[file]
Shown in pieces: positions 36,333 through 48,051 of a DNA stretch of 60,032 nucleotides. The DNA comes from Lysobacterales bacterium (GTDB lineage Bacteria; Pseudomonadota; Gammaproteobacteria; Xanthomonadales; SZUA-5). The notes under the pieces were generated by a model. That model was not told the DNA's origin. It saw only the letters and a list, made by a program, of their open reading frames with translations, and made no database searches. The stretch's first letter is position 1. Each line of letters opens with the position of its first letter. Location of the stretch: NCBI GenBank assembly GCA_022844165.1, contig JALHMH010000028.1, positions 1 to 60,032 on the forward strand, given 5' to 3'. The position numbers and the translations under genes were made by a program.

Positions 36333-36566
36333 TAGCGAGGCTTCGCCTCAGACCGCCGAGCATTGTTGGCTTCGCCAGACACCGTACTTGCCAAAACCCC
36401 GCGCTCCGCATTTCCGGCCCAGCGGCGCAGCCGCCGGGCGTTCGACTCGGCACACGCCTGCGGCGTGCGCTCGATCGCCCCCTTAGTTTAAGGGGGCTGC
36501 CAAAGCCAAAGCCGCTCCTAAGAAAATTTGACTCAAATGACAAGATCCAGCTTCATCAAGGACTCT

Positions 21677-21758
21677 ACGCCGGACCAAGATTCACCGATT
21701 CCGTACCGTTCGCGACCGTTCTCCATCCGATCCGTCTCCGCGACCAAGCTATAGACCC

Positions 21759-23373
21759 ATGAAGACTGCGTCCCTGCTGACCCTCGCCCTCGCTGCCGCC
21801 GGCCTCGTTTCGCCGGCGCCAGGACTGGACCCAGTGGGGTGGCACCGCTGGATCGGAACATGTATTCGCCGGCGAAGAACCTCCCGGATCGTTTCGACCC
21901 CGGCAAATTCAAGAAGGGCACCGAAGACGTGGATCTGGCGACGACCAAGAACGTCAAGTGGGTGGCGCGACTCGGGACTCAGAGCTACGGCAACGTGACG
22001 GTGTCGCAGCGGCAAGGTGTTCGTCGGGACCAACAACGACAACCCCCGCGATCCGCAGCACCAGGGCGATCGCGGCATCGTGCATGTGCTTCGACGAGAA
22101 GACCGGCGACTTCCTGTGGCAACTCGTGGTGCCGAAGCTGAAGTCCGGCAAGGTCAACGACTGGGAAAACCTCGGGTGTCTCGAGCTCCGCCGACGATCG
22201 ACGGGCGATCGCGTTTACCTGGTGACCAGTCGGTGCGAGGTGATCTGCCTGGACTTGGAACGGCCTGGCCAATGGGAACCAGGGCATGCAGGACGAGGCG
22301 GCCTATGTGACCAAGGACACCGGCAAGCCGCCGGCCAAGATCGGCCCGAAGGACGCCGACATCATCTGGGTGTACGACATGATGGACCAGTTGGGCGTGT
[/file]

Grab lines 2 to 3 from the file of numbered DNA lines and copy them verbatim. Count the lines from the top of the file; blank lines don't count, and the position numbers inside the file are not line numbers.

Positions 36333-36566
36333 TAGCGAGGCTTCGCCTCAGACCGCCGAGCATTGTTGGCTTCGCCAGACACCGTACTTGCCAAAACCCC